It's a critical choice as the Fed slowly reverses the recession-era policies it put in place, particularly historically low interest rates and bond purchases that expanded the assets on its balance sheet to $4.5 trillion.

The Fed hasn't achieved all of its objectives, but its policies helped encourage the spending and investment that stabilized the economy after 2009 and catapulted the stock market. If the Fed's leadership gets too trigger happy in reversing these policies — speeding up Yellen's gradual pace — it could push the economy towards another recession. 

Byron Wien, the vice chairman of Blackstone's private-wealth-solutions group, doesn't foresee a disruption because of who Trump chooses. But he notes that the wrong choice could be disruptive.  

"I have no reason to be fearful," Wien, told Business Insider. "This is not something Donald Trump knows a whole lot about, and so I think he'll rely on advisers like Gary Cohn and Steven Mnuchin when he considers appointees. He's already said he's comfortable with Janet Yellen. Maybe he'll replace her, but I don't see him replacing her with anybody who's really a serious threat to the stability we're currently enjoying."

Trump doesn't face just one nomination. Yellen's vice chairman, Stanley Fischer, is stepping down next month for "personal reasons." He's a Yellen ally personally and on policy issues.   

"I think Stanley Fischer was a positive force — a very knowledgeable guy, and very balanced," Wien said. "I just hope that the replacement is reasonable and understands that aggressive tightening would be deleterious to both the economy and the stock market."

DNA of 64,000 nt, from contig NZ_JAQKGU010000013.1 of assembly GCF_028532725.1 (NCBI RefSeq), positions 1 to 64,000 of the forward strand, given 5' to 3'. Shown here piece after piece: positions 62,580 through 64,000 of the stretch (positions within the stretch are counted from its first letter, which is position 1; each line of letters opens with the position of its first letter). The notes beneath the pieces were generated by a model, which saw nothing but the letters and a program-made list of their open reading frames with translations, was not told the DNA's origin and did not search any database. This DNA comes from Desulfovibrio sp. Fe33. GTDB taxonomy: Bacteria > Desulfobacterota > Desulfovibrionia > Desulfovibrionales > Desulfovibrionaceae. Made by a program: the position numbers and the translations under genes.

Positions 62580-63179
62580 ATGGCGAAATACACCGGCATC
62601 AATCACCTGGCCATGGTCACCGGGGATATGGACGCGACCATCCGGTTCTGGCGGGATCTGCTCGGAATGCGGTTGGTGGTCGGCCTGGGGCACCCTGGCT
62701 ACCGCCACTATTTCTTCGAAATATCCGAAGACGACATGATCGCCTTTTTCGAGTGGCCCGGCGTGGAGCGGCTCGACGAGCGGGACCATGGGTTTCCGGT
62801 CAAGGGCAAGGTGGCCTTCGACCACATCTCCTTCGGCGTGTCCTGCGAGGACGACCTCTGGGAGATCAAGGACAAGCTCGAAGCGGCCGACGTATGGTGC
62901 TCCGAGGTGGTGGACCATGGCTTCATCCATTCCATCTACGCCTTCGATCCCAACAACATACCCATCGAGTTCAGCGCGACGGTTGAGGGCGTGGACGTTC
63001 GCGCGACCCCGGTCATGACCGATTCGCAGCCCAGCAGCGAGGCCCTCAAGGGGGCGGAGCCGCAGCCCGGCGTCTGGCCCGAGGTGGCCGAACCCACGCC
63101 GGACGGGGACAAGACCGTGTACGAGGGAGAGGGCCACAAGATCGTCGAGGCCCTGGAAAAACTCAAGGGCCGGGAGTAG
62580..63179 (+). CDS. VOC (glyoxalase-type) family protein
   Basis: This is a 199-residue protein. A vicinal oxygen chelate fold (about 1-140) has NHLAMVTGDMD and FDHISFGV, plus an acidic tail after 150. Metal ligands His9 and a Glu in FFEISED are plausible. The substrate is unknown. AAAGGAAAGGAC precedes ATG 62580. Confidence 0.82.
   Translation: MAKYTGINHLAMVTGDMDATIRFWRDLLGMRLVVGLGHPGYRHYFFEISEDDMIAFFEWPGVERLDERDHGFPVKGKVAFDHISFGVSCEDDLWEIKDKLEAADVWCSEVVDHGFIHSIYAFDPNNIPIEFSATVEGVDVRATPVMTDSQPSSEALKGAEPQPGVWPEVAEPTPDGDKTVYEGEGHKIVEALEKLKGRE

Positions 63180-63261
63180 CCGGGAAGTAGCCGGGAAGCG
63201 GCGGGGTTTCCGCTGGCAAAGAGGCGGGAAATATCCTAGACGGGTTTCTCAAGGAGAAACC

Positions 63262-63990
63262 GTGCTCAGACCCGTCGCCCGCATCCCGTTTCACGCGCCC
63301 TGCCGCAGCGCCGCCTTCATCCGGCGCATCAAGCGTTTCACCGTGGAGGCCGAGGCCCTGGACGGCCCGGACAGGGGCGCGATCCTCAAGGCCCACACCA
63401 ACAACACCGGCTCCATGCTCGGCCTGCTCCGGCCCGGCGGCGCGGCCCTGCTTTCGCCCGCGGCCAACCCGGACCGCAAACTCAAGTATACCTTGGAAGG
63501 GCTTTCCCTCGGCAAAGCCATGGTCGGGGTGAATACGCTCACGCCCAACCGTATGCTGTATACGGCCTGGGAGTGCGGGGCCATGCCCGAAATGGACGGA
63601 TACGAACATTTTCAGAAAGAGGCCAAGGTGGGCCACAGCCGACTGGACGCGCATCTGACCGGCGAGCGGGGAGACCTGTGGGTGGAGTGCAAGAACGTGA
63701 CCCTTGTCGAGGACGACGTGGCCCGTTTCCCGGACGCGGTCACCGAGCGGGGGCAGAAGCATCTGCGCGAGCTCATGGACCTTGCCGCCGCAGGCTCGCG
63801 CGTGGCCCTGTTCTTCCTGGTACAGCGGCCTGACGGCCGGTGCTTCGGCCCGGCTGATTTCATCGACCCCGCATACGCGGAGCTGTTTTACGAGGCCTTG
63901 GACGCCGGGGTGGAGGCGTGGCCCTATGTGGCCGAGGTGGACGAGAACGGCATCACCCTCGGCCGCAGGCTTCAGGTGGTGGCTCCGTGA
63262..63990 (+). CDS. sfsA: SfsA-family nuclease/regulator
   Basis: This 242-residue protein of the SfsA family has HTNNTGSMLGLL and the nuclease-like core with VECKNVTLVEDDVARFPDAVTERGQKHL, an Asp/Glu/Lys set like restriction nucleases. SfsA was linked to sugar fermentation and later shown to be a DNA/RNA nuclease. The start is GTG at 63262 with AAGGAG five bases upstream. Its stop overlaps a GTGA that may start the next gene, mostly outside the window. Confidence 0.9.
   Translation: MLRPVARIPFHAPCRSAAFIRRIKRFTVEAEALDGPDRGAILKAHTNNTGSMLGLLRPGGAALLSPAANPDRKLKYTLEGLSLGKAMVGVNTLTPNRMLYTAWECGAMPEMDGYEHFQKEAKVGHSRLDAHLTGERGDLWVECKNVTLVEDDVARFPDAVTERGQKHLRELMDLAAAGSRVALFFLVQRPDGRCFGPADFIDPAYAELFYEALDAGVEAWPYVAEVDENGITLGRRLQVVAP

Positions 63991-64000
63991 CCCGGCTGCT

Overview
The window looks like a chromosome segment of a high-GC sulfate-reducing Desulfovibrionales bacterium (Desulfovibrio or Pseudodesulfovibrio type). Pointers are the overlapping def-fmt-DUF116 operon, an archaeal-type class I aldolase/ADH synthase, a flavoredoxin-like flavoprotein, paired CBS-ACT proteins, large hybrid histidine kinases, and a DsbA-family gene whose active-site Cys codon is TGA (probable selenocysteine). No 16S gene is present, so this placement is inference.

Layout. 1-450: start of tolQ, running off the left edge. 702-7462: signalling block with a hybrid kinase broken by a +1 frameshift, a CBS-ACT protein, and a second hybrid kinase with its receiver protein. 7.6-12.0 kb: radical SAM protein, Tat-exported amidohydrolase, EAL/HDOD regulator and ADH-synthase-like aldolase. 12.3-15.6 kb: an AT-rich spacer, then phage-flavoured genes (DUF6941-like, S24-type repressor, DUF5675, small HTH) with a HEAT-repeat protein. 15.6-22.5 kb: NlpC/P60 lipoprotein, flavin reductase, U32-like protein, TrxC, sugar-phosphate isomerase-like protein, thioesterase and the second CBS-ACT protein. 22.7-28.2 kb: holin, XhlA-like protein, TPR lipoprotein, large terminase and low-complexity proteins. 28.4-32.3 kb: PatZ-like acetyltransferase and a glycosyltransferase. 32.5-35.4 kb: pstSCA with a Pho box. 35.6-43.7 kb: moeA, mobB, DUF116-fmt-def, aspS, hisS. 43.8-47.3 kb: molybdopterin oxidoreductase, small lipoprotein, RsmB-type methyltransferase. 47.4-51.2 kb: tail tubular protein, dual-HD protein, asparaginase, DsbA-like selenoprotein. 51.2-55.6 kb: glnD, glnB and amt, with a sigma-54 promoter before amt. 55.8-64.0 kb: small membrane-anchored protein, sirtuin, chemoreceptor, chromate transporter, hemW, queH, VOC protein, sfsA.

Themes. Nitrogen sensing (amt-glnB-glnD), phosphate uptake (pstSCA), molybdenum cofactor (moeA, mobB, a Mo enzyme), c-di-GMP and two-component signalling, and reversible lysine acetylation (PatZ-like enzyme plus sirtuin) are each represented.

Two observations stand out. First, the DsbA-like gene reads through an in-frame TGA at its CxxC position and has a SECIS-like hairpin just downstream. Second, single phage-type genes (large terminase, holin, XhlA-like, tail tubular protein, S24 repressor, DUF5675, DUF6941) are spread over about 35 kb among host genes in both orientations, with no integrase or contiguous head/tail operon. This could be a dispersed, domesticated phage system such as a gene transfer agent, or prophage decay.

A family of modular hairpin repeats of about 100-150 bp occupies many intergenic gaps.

'A great level of uncertainty'

If Trump is nominating someone else, it would be safest to announce his choice around October to allow time for the Senate confirmation proceedings to conclude before Yellen's term ends in February, Kristina Hooper, global markets strategist at Invesco, told Business Insider. 

Trump is a unique president by Washington's standards. That means he could make the unusual choice of someone with a non-academic, corporate background, although ex-Fed Governor Kevin Warsh is considered the leading contender

"For decades, we were accustomed to having someone form academia or someone from within the Federal Reserve structure appointed as chair," Hooper said. 

She added that former Fed Chairman Ben Bernanke's post-recession policies reassured investors partly because of his expertise on the Great Depression. He had a body of work from which markets could glean his policy ideology.

"Now we could have a business leader, someone who's never articulated their monetary policy ideology, someone who may have never even formed an ideology around monetary policy," Hooper said. "That carries with it a great level of uncertainty."

SEE ALSO: Investing guru Byron Wien breaks down why market bears will be dead wrong for a few more years

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An investing legend who's nailed the bull market at every turn shares his best piece of advice

Business Insider, 1/1/0001 12:00 AM PST

Screen Shot 2017 09 15 at 2.53.11 PMThese days, anyone with a Twitter account can make a prediction on the market. And all across Wall Street, there are people making broad, widely-consumed prognostications despite never having set foot on a trading floor.

Legendary investor Laszlo Birinyi — who has nailed the eight-year bull market at every turn — is more apt to listen to people putting their money where their mouth is. He advises that people playing the market listen to pundits who are willing to back up their public comments with an actual monetary wager.

And Birinyi practices what he preaches. After nailing his view for the first half of 2017, he made a new forecast: that the S&P 500 would hit 2,500 by the end of September. [Note: it did just that.] To show he was serious, Birinyi bought September 29 S&P $250 calls.